February 26, 2010
“Love is not affectionate feeling, but a steady wish for the loved person’s ultimate good as far as it can be obtained.”
–C.S. Lewis, Answers to Questions on Christianity
This understanding of love is the basis by which we can determine what actions are truly loving. If a person claims to love, yet acts in a manner that is contrary to the person who is “loved,” then we can rightfully question whether love is present, regardless of how anybody feels about it.
February 24, 2010
I’ve recently spent a fair about of time arguing that the intentional killing of an innocent human life [before or after birth] should always be illegal. This morning, I stumbled across something very interesting and relevant to the point.
It seems that controversial Princeton bioethics professor Peter Singer has addressed a relevant part of the issue. Singer is a utilitarian and he takes the common step of arguing that not all human beings are “persons,” and it is only wrong to kill “persons” (where the interest of the person killing outweighs the interest of the non-person). However, he is extremely honest about the implications of his position:
I use the term “person” to refer to a being who is capable of anticipating the future, of having wants and desires for the future. As I have said in answer to the previous question, I think that it is generally a greater wrong to kill such a being than it is to kill a being that has no sense of existing over time. Newborn human babies have no sense of their own existence over time. So killing a newborn baby is never equivalent to killing a person, that is, a being who wants to go on living. That doesn’t mean that it is not almost always a terrible thing to do. It is, but that is because most infants are loved and cherished by their parents, and to kill an infant is usually to do a great wrong to its parents.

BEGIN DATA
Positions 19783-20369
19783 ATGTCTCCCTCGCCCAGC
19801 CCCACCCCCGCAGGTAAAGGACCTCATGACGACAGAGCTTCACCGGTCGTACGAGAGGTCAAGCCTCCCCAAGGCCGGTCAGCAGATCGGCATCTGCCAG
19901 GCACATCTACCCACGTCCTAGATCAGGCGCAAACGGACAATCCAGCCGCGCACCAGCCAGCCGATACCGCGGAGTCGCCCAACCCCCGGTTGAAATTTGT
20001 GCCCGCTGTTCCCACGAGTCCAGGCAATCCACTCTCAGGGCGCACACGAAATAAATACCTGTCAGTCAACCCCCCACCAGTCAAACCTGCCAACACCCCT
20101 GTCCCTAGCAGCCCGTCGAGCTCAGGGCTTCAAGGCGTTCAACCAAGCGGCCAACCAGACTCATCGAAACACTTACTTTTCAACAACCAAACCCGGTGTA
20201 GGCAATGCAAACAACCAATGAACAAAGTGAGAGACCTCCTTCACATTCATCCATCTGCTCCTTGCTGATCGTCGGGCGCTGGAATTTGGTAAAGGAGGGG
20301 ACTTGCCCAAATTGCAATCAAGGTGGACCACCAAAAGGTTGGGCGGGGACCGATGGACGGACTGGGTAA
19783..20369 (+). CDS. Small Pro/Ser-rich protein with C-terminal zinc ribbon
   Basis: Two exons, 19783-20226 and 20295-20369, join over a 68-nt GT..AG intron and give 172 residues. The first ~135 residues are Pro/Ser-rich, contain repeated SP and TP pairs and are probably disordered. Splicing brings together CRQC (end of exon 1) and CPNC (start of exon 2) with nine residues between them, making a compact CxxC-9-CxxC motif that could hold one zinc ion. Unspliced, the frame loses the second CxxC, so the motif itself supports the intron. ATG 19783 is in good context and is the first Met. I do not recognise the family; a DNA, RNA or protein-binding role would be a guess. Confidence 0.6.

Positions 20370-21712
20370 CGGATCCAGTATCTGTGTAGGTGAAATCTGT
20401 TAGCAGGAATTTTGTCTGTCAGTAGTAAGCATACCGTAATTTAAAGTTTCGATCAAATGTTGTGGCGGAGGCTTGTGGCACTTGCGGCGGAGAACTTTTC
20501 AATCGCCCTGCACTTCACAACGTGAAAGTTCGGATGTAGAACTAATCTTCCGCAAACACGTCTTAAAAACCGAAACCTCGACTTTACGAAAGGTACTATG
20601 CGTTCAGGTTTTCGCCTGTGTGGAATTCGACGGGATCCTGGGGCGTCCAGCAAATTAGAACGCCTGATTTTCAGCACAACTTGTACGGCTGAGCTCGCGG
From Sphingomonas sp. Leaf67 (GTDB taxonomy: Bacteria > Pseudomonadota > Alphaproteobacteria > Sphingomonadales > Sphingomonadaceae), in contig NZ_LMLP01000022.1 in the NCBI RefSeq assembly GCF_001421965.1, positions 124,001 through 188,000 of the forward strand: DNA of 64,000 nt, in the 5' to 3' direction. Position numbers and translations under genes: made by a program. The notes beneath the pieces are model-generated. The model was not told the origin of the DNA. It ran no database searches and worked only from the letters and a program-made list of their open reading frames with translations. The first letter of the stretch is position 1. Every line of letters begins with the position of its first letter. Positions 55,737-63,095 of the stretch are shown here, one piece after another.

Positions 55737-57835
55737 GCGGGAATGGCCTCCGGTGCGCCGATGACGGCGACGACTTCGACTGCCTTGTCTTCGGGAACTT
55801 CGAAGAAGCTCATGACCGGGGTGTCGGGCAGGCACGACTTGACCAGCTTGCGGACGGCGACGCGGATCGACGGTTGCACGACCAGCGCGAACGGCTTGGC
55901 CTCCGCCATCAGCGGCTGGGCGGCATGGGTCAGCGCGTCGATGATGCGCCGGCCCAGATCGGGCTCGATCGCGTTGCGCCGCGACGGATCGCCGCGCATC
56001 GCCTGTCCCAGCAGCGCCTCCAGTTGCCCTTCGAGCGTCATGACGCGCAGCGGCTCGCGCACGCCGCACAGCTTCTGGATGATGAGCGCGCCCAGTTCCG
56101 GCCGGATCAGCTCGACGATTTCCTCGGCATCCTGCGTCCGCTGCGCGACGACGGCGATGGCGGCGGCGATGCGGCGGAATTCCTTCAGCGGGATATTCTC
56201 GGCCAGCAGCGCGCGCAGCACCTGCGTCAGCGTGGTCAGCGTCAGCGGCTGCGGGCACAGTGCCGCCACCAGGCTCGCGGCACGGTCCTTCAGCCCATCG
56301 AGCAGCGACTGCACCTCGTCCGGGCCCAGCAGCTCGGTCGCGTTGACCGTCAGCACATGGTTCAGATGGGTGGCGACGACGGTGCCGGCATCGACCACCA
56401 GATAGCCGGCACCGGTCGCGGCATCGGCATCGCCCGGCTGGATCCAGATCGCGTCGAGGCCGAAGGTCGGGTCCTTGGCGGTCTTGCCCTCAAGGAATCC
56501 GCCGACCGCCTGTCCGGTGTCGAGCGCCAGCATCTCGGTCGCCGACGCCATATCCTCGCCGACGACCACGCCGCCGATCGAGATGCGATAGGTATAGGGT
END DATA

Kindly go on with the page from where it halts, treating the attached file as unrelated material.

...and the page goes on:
Sometimes, perhaps because the baby has a serious disability, parents think it better that their newborn infant should die. Many doctors will accept their wishes, to the extent of not giving the baby life-supporting medical treatment. That will often ensure that the baby dies. My view is different from this, only to the extent that if a decision is taken, by the parents and doctors, that it is better that a baby should die, I believe it should be possible to carry out that decision, not only by withholding or withdrawing life-support – which can lead to the baby dying slowly from dehydration or from an infection – but also by taking active steps to end the baby’s life swiftly and humanely.
Moreover, Singer addresses the common argument that an unborn baby is neither “alive” nor “human” for the justification of abortion:
[The argument that a fetus is not alive] is a resort to a convenient fiction that turns an evidently living being into one that legally is not alive. Instead of accepting such fictions, we should recognise that the fact that a being is human, and alive, does not in itself tell us whether it is wrong to take that being’s life.